High-Tech High

High-Tech High

The construction of Alexandria, Minnesota’s new public high school was funded through bonds and private donations.
Corey Gaffer Photography

While formerly staid office environments are beginning to look more like schoolyards, some schools are beginning to resemble high-tech headquarters. In Alexandria, Minnesota (about 130 miles northwest of Minneapolis) a new high school designed by Cuningham Group Architecture and JLG Architects would not feel out of place on a Silicon Valley campus.

An expansive, three-story atrium collects daylight and ties together Alexandria Area High School’s “learning neighborhoods.” Flexible furniture upends the typical beehive-like order of the classrooms. Students flock to maple-clad “learning stairs” and other “pop-up spaces,” which are more common in startup offices than in public high schools.

“We all kind of want the same thing,” said John Pfluger, design principal at Cuningham Group, “this kind of mash-up between a Starbucks and an Apple store.”


That approach first emerged in 2010, Pfluger said, when school district officials held public meetings and asked community members what they wanted. Two years prior, voters rejected a tax increase to fund the school district, so the new $73.24 million school—funded through private donations and $65 million in bonds—represents a substantial investment in a new direction.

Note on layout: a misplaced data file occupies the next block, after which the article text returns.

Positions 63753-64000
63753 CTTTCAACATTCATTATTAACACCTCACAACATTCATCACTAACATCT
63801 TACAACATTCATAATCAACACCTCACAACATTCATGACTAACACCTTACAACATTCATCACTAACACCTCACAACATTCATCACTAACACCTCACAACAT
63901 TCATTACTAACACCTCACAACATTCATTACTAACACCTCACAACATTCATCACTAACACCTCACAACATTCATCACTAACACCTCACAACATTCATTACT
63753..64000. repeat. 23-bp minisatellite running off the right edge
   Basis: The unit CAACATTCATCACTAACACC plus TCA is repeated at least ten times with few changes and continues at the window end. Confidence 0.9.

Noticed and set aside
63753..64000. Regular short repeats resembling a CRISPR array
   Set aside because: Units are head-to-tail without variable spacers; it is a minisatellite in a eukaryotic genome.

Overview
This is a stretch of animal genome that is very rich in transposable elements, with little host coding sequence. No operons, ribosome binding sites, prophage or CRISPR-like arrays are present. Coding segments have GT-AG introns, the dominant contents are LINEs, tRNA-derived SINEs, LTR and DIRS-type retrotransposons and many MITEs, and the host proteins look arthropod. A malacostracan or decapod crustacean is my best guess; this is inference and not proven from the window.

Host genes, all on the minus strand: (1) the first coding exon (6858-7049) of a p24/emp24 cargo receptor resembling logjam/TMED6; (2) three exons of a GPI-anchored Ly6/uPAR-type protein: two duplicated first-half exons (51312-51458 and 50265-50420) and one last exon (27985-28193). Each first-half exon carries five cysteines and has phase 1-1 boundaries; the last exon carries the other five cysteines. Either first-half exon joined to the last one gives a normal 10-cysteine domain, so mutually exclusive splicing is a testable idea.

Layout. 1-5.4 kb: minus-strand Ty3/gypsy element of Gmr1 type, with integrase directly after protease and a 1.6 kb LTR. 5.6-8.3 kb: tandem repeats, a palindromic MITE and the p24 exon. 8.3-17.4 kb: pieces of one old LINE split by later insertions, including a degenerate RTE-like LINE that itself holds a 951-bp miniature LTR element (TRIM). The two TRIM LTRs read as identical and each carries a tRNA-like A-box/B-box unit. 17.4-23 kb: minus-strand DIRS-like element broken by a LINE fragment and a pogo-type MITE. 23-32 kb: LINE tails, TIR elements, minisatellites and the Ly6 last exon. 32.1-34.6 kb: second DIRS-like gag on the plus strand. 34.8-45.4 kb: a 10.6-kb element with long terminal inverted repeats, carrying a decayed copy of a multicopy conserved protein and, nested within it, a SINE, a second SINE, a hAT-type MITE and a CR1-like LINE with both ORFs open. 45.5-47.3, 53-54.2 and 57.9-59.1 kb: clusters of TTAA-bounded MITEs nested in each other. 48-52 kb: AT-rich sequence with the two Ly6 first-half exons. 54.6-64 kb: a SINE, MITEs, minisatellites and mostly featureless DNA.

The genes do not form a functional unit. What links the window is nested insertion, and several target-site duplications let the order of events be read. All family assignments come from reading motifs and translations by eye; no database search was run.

About 1,400 students just completed their first academic year in the 280,000-square-foot school, which is expected to be certified LEED Silver. The designers included a chilled beam system to cut energy costs associated with heating and cooling. They also expanded an existing wetland onsite to manage storm water and irrigate athletic fields.


Inside, students from grades nine to 12 circulate through a central “Community Commons,” which combines the building’s cafeteria, gym, and other social spaces into an airy, three-story volume that serves as the heart of the school. Nearby, a 1,000-seat theater—designed by Schuler Shook in collaboration with several community arts groups—hosts school and community functions.


“It’s [Community Commons] where kids hang out before and after school. It’s a community gathering spot,” said Pfluger. But, he added, the school does not eschew organization for open-plan dogma: “I think there’s an impression that there are no enclosed spaces, but there is a huge variety of spaces.”

Four “academies” across two three-level academic wings house the majority of the classroom space, although Pfluger said they do not use the term classroom. Instead of rooms owned by individual faculty members or subject areas, teachers are given a variety of spaces to choose from, including everything from standard, blackboard-oriented rooms to a wide-open “learning stair” or amphitheater-style space.

The curriculum, too, bends a bit from traditional public school pedagogy, elevating vocational-technical education to an essential part of Alexandria students’ high school experience. At the heart of both the design and programming, said Pfluger, is the same goal: updating the definition of what a high school should look like for the 21st century.